Portland Psychotherapy has a number of therapists who specialize in working trauma and PTSD.

A solid relationship with your therapist is very important in psychotherapy. Below we have some information about our therapists so that you can learn more about them and see if they feel like they might be a good match for you. 

Bryce Doehne, PsyD

Bryce Doehne, Psy.D.

Not all trauma is “PTSD” or can be attributed to a single event that is easily recalled and recognized. Trauma can also be the result of an accumulation of various, often less acknowledged, experiences such as a history of emotional abuse, betrayal by an intimate partner, and even being a part of a work environment that is toxic or exposes one to harm (e.g., sexual harassment, police or medical professional roles, or daily interactions with abusive coworkers or management). What is common among trauma is its ability to impact connection with others and meaningful living. Attempts to manage pain from a history of traumatic experiences can also result in numbing and avoidance behavior such as using alcohol or other drugs. I provide evidence-based trauma treatment that assists with recognizing the impact of trauma and taking action to create meaningful connection to self and others.

(503) 281-4852, ext. 220
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Angela Izmirian, PhD

When we go through something traumatic, our body tries to process the thoughts, feelings and reactions we had in that experience in order to move on. However, there are times when processing the experience is very intense and overwhelming. So overwhelming that we try to avoid thinking, feeling, or re-experiencing any part of that trauma. Unfortunately, whenever we avoid thinking about something, it tends to find it’s way back into our lives, be it through dreams, recurring images, or flashbacks. My goal is to help clients go through those traumatic experiences and express the thoughts, feelings, and reactions that they may not have been able to talk about previously. Many times, we get stuck at certain thoughts and feelings and my goal is to help change any thoughts or feelings that may be getting in the way of recovery. Processing through trauma does not mean that you will forget about the experience. It means that you will learn how to view that trauma as one part of your life and how to adapt and cope with that experience to improve your functioning.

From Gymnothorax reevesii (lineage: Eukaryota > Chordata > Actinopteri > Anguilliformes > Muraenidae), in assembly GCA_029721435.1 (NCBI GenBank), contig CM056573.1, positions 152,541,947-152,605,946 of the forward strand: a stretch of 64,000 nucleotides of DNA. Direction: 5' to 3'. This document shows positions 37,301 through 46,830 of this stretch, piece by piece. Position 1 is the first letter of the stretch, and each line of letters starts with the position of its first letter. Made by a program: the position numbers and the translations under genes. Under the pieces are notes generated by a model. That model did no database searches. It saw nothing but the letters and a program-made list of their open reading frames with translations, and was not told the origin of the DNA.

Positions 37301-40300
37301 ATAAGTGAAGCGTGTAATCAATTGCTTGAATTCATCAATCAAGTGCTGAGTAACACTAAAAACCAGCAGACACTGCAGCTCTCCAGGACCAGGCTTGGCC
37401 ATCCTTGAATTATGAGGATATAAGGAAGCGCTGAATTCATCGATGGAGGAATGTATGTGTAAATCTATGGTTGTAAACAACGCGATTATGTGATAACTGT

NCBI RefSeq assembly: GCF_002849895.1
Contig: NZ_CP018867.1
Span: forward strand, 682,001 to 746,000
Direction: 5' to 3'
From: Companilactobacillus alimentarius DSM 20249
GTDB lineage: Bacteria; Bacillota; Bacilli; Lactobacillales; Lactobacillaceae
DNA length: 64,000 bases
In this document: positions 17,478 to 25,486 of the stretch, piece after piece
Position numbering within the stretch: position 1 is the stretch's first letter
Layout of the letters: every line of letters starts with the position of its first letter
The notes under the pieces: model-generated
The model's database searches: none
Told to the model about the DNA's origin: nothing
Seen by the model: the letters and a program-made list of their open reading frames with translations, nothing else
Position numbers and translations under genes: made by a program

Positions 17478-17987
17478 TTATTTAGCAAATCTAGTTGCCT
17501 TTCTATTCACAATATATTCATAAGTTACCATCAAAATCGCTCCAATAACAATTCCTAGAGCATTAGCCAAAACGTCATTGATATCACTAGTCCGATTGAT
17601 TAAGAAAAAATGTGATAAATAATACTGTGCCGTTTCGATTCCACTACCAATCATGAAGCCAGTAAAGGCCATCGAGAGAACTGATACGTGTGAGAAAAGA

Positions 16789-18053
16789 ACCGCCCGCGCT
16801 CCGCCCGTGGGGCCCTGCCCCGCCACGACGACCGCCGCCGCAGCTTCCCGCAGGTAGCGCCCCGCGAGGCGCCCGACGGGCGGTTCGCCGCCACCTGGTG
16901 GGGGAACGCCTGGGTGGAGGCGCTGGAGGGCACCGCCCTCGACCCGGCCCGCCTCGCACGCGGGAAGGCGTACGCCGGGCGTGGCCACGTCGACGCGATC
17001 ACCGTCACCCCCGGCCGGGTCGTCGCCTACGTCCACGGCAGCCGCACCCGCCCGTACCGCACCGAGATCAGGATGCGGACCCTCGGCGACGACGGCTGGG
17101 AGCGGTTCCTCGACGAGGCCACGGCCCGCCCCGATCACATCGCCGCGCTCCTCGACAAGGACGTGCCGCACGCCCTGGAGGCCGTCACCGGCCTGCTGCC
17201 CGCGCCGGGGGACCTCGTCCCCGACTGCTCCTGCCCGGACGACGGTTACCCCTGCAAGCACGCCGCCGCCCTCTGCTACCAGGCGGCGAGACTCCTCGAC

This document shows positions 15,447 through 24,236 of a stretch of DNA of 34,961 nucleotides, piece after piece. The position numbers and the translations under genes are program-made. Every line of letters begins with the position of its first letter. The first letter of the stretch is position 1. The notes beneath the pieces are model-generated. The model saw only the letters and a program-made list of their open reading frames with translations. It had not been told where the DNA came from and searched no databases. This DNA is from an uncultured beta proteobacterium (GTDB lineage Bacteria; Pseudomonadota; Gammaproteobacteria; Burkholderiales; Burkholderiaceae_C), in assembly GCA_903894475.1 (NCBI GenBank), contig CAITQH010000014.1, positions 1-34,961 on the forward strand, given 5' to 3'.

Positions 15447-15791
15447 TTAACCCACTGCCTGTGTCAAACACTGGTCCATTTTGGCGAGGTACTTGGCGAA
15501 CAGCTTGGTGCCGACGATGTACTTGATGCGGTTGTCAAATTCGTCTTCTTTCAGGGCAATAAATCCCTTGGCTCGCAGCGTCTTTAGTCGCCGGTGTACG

My experience has focused primarily on individuals who have experienced sexual assaults as well as those who have a history of childhood physical, sexual, or emotional abuse.

(503) 281-4852, ext. 218
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Kyong Yi, LCSW

Kyong Yi, LCSW(503) 281-4852, ext. 212
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